The beginning of the work in Venezuela started in Germany.
Young Fredrik Franson was on an evangelistic trip when he heard that Hudson Taylor would address a group of Christians. That evening, Taylor challenged his audience to mobilize 1,000 missionaries for China. God spoke to Franson, who promised God he would try to recruit 100 workers. Franson kept that promise, and his recruitment and training efforts were the beginnings of an organization that he named the Scandinavian Alliance Mission.
The first workers went to China, but as he traveled the world, he saw opportunities in Japan, India, Africa and Latin America. The first missionaries with the Scandinavian Alliance Mission to enter Venezuela arrived in 1906, when T. J. Bach and his wife, Anna, along with John Christiansen and his wife (also named Anna), landed in Maracaibo. There were no welcoming committees, nor was there any language school. What’s more, the Catholic leaders of the city viewed these missionaries as a threat, and sometimes mobs of people threatened their safety.
Besides building relationships and demonstrating God’s love, the Bachs and Christiansens came up with an idea to print a magazine called La Estrella de la Mañana (The Star of the Morning). Initially, the purpose of the magazine was to present the gospel in written form. Sharing the gospel through spoken words was essential, but having an attractive magazine for people to take home was also effective. There were challenges, including threats to the businesses that printed the magazine, but the experiment worked, and people began to ask questions and attend Bible studies.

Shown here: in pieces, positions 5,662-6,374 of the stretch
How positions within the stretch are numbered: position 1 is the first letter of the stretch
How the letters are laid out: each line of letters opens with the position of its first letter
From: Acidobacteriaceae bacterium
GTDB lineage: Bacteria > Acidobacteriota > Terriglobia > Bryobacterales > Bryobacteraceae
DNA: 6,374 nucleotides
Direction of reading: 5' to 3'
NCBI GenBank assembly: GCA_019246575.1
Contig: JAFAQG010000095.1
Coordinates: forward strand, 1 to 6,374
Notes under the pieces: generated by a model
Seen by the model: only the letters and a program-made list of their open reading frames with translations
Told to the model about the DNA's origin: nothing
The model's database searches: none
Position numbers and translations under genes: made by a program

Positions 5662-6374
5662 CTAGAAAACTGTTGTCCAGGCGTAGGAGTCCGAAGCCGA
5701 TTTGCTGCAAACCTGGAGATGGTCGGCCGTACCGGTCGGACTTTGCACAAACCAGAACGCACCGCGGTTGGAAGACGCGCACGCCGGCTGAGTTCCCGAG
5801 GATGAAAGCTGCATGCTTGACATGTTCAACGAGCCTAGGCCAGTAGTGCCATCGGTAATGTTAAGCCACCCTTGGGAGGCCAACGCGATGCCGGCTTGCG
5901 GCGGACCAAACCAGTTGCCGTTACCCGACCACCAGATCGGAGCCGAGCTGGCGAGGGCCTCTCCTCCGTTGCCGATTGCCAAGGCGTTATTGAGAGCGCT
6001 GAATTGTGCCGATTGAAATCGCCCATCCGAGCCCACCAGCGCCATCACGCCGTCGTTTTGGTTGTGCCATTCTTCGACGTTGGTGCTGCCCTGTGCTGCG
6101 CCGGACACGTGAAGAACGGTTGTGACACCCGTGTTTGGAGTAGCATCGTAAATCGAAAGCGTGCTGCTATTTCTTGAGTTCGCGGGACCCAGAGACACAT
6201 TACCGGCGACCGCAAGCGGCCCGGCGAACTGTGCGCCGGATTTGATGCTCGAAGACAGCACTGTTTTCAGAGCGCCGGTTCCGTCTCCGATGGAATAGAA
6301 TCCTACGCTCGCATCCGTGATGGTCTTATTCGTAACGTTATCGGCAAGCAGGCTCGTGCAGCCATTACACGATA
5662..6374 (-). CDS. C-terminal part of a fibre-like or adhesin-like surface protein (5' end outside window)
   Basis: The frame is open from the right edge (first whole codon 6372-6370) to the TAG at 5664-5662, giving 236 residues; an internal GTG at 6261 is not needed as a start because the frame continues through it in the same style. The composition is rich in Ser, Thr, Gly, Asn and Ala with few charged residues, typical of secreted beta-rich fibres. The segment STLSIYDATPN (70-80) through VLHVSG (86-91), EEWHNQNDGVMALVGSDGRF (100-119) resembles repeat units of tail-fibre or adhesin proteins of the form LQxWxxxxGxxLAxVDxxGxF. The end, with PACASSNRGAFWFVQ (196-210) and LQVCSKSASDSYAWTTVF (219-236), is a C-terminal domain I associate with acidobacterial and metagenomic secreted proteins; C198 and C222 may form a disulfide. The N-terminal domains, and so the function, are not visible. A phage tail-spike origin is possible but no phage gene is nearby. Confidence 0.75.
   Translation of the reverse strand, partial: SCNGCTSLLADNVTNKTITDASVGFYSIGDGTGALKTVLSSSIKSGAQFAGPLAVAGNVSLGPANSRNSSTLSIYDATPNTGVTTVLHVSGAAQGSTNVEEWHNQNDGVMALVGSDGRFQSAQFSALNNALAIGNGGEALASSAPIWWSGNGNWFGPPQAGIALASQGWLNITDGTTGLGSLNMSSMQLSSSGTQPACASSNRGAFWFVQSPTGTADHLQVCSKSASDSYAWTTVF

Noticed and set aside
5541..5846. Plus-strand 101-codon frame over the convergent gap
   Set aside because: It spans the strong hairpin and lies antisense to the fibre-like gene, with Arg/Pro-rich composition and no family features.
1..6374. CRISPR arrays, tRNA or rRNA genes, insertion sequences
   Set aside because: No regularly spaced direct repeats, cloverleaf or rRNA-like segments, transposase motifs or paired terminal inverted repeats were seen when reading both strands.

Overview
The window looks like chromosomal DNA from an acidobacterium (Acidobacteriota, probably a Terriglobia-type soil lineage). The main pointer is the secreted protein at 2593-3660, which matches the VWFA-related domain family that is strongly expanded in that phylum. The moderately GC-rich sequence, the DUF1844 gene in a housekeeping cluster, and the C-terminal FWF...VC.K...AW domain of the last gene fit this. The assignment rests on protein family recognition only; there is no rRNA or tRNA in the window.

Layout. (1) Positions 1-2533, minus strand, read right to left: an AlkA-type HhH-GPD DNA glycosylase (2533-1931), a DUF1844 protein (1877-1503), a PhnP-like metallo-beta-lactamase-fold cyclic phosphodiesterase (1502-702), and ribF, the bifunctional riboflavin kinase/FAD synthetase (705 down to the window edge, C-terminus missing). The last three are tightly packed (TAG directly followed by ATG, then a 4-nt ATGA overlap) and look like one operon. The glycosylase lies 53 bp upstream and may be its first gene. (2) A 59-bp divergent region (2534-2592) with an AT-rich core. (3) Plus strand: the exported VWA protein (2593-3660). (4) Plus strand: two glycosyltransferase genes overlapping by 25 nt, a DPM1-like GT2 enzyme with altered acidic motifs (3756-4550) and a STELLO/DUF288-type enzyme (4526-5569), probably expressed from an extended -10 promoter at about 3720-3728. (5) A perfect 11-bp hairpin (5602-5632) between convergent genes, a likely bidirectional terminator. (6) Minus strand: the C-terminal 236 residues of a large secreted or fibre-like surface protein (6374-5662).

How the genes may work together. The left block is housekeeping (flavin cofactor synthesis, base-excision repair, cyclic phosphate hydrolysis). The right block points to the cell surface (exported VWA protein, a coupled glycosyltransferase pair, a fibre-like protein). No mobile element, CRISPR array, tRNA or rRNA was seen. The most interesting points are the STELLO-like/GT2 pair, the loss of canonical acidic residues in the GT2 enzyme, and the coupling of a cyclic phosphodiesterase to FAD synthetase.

The missionaries set their sights on areas beyond the city. At first, they used a boat to cruise the lakeshore, making contact with villages.
At first, the work focused only in Maracaibo, a port city for western Venezuela. Then, in 1914, the Royal Dutch Shell Oil Company began to pump oil from the vast reserves beneath the inland gulf called Lake Maracaibo. Venezuela’s economy grew, and opportunities grew with it. The missionaries set their sights on areas beyond the city. At first, they used a boat to cruise the lakeshore, making contact with villages. Later, newly paved roads enabled them to travel inland by car. In the more remote regions of the Andes, they rode horses to visit small villages nestled in remote valleys.